The war between motorists and cyclists has been well documented and tales of ‘near misses’ and #bloodycyclists rants on Twitter are all too familiar. Is there any hope for a harmonious relationship?
Any avid road-rager will be well accustomed to using cyclists as a portal for venting their rage, and we’ve all heard arguments from both sides of the camp condemning the other for reckless behaviour.
Yet the contempt can lead to more than just a ‘grr, annoying’ jibe, and certain events have highlighted how deep this river of hate can run after making it to national news. Consider an incident a couple of years ago, when a driver knocked a cyclist of their bike, drove away, then bragged about it on Twitter, sparking the use of the hash tag #bloodycyclists, which is still in full swing to this day. (We’re sure it was much to the driver's dismay to realise that the police use Twitter…)
It makes you wonder just what it is that riles us up, and if there’s any hope for cyclists and motorists to find some common ground in all of this.
They don’t stop at red lights, they use the pavement, they get in your way, they cut across you, they don’t pay road tax – these are among the most popular reasons motorists give for cyclist disdain.
Cyclists ignoring red lights can be a huge source of annoyance for motorists. In Austria, the traffic lights emphasise the need for cyclists to stop. Image by Pennyjey CC BY 3.0, via Wikimedia Commons.
However, journalist Tom Stafford has a different view on the matter as expressed in his article for the BBC, The psychology of why cyclists enrage car drivers. Stafford sees the conflict as not just a minor annoyance, but as coming from a deep-seated human rage when people ‘break the rules’. The rules of the road, both formal and informal, are easier to follow for motorists, argues Staffford, such as keeping in line, sticking to the speed limit and indicating properly among other things. When cyclists break these, motorists may be left feeling that the cyclist is a sort of ‘free rider’, reaping all the benefits without contributing to the cost.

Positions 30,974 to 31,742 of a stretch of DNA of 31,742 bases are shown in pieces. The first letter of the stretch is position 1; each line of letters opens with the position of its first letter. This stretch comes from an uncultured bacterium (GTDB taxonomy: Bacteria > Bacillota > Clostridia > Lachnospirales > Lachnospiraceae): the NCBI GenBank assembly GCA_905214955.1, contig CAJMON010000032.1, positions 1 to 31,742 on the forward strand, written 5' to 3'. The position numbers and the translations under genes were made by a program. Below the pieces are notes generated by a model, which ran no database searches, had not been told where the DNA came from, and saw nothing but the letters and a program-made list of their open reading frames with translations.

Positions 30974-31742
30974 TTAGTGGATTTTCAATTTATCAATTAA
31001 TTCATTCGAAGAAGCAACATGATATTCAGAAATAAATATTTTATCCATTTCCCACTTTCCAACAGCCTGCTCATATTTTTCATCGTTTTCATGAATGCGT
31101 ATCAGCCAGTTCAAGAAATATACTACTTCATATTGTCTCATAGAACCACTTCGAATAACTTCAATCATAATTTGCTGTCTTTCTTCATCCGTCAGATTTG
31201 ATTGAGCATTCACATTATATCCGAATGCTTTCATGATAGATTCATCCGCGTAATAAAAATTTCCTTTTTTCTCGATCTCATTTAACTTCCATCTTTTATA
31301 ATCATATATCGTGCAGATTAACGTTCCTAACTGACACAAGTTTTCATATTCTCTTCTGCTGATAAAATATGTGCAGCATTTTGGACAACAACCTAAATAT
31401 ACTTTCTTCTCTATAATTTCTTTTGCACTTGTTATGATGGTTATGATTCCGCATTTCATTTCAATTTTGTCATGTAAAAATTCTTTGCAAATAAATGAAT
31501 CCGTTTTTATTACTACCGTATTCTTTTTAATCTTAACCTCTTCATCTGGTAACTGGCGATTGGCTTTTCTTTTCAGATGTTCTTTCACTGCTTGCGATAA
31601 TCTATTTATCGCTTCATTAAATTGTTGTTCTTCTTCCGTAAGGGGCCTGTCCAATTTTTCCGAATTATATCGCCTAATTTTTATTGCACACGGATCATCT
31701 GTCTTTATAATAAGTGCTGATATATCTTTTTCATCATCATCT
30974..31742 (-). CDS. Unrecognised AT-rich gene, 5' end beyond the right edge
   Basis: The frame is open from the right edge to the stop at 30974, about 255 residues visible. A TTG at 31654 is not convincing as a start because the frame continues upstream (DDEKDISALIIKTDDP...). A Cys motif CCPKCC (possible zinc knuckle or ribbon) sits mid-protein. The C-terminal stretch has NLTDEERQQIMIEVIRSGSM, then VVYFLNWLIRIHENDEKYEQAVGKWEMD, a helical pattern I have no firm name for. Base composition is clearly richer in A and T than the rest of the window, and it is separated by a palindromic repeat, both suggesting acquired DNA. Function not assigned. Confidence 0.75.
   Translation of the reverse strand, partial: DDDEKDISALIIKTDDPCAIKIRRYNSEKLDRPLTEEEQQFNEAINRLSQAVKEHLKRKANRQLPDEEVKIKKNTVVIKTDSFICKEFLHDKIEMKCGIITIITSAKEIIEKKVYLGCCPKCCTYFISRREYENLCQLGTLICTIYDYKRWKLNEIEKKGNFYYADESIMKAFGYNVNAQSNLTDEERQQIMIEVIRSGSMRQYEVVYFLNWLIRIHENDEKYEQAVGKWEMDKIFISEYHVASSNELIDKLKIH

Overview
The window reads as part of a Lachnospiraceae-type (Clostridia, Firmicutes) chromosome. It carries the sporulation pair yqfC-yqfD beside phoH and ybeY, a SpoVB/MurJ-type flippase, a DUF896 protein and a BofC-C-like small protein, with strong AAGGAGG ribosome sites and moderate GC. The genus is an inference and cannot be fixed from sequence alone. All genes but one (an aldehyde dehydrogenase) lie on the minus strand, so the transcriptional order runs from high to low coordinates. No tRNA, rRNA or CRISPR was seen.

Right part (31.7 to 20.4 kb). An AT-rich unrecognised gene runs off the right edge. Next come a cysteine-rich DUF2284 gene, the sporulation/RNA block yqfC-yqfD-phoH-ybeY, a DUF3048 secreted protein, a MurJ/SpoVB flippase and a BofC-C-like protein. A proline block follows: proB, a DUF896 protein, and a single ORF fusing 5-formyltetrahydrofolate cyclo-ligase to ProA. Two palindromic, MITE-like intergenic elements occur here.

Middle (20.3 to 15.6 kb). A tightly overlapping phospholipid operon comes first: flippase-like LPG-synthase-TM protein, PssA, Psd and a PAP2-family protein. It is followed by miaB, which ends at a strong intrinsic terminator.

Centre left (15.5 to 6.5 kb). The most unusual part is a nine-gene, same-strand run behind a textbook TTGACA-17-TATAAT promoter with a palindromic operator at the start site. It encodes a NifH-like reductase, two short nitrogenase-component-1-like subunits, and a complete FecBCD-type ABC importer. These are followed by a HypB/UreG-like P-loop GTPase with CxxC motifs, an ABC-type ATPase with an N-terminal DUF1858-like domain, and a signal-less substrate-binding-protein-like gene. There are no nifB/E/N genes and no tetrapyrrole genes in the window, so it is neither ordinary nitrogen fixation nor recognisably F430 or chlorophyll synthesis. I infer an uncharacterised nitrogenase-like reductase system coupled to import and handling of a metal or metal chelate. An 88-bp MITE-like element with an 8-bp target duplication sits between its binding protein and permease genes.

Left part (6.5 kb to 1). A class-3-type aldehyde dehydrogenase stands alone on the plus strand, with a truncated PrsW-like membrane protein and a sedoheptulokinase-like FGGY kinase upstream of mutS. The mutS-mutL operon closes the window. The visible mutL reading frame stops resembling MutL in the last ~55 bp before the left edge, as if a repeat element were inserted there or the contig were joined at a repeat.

Food for thought, for sure.
For cyclists, lack of awareness of bikes on the road, lack of recognition that they are more vulnerable than a car, and driver aggression can be a source of annoyance for those on two wheels instead of four.
Last year, in Riga, Latvia, cyclists made a stand against accusations that bikes make roads more congested, by attaching car-sized frames to their bikes to demonstrate how much more space they would take up if they all chose to drive instead.
Cyclists prove a point by making themselves the size of cars in Riga, Latvia.
However, lots of cyclists’ anger is aimed at the government, as a result of poor infrastructure on the roads, lack of cycle lanes and laws that are biased in favour of the driver.
There are, however, some significant improvements being made that will hopefully bring cyclists and motorists closer so that one can understand the frustrations of the other.
Volvo's Life Paint is a step in the right direction for protecting cyclists at night when visibility becomes harder for drivers.
Road safety campaigners are currently in the process of convincing the Scottish government to change the law so that drivers are automatically held responsible for accidents involving clyclists. The charity Road Share argue that the changes would make Scotland’s roads much safer, by encouraging safer driving habits.
With the news that the number of cyclists on Gloucester’s roads has doubled in recent years, surely a reflection on the rest of the roads in the UK, it is high time for us to reconsider the motorist/cyclist relationship and assess how it could be improved.
Do you think these changes will make a difference? Let us know your thoughts in the comments section below.